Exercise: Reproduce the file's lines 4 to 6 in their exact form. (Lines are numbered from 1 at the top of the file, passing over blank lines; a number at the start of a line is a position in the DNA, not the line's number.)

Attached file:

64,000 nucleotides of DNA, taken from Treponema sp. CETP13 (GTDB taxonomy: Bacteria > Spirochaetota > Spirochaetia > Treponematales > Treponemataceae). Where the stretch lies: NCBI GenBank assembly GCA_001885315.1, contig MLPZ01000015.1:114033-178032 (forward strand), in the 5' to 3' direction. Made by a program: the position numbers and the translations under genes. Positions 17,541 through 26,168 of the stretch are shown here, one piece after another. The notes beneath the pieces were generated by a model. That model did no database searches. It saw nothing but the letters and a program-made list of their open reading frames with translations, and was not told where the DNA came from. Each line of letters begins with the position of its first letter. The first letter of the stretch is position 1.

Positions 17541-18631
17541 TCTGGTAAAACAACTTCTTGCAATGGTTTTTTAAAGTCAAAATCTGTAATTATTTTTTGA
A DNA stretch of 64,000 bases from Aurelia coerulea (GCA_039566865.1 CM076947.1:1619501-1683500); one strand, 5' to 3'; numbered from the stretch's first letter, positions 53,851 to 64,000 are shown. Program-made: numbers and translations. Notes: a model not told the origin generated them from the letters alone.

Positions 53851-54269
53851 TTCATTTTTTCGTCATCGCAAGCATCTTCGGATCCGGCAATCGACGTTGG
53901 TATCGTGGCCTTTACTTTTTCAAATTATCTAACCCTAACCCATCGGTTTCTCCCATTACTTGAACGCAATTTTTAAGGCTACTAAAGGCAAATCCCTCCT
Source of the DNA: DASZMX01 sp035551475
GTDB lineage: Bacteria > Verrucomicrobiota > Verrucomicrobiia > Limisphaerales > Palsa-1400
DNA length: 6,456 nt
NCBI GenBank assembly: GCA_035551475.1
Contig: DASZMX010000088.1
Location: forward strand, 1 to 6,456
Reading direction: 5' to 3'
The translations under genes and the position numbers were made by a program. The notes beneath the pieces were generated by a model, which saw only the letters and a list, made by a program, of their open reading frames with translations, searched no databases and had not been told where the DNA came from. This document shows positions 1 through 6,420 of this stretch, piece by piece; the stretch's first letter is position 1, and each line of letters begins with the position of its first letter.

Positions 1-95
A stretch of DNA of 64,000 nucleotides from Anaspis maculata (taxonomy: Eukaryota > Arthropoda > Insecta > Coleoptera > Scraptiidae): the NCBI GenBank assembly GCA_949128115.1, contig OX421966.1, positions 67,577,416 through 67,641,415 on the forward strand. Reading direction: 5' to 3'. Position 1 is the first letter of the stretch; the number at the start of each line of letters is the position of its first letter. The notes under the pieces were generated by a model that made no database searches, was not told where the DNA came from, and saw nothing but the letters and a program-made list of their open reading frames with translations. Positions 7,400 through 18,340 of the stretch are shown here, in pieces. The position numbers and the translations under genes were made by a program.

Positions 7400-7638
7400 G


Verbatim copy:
A DNA stretch of 64,000 bases from Aurelia coerulea (GCA_039566865.1 CM076947.1:1619501-1683500); one strand, 5' to 3'; numbered from the stretch's first letter, positions 53,851 to 64,000 are shown. Program-made: numbers and translations. Notes: a model not told the origin generated them from the letters alone.

Positions 53851-54269
53851 TTCATTTTTTCGTCATCGCAAGCATCTTCGGATCCGGCAATCGACGTTGG